Larger Catechism, 160, declares that " it is required of those that hear the word preached, that they attend upon it with diligence, preparation and prayer; receive the truth in faith, love, meekness and readiness of mind, as the word of God; hide it in their hearts, and bring forth the fruit of it in their lives." 'Would God require all this from every hearer of the word, if he were not kindly disposed towards him? if he did not love and pity his immortal soul, and desire its salvation? Does not this declaration mean that God will encourage, assist, and bless every hearer of the word without exception who does the things mentioned? What shadow of reason is there for alleging that it means that God will help and bless some of these hearers, and some he will not? But in order to make out that the section does not teach the universal offer of mercy, this must be the allegation.
Larger Catechism, 95, declares that "the moral law is of use to all men, to inform them of the holy nature and will of God; to convince them of their disability to keep it, and of the sinful pollution of their nature; to humble them in the sense of sin and misery, and thereby help them to a clearer sight of the need they have of Christ, and of the perfection of his obedience." But what is the use of showing every man his need of Christ, if Christ's sacrifice is not sufficient for every man? What reason is there for convincing every man of the pollution of his nature, and humbling him for it, unless God is for every man "most loving, gracious, merciful, long-suffering, forgiving iniquity, transgression and sin?" The doctrine taught in this section, that all men are to be convicted of sin, like the doctrine that all men are to repent and to pray, supposes that God sustains a common benevolent and merciful relation to them all.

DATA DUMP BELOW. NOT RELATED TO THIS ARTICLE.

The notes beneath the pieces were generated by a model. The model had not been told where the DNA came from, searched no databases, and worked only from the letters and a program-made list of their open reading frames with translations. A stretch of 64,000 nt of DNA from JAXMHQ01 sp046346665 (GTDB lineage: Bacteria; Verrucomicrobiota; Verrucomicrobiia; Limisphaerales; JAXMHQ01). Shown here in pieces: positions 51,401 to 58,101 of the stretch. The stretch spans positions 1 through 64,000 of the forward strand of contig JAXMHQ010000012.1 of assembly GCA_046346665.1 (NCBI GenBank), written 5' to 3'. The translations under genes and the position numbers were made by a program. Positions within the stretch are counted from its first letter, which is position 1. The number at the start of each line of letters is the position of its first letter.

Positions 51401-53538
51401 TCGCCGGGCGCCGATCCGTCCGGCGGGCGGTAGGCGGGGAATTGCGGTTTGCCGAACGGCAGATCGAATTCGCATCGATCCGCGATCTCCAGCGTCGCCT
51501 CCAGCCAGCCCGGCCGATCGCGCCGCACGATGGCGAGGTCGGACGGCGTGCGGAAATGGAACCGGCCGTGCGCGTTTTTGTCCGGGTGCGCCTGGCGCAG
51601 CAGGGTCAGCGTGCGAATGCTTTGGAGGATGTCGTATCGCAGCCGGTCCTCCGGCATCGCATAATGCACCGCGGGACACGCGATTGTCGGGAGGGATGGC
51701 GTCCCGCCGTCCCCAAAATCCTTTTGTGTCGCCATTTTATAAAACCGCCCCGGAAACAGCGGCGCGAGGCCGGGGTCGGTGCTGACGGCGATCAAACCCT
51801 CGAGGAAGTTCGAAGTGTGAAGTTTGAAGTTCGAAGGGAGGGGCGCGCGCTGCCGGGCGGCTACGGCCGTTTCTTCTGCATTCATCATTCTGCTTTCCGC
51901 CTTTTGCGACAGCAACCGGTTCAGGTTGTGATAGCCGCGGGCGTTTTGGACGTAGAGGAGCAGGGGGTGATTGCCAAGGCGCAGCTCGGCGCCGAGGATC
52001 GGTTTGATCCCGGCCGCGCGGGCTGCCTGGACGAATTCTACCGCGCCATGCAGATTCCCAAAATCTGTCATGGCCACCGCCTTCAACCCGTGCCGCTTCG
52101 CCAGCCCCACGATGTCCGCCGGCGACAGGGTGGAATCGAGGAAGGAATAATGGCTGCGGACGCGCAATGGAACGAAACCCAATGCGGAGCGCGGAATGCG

Confession xxi. 3, declares that "prayer with thanksgiving, being one special part of religious worship, is required by God of all men." How could God require prayer from every man, if he were not disposed to hear the prayer of every man? And does not this imply that he loves the soul of eveiy man? The duty of prayer supposes a corresponding kind and gracious feeling in God that prompts him to answer it; that " he is the hearer of prayer, and that unto him all flesh should come." In order to make out his "offensive doctrine," the reviser must explain this section by appending to it: "Though God requires prayer from all men, he is the hearer of prayer for only the elect."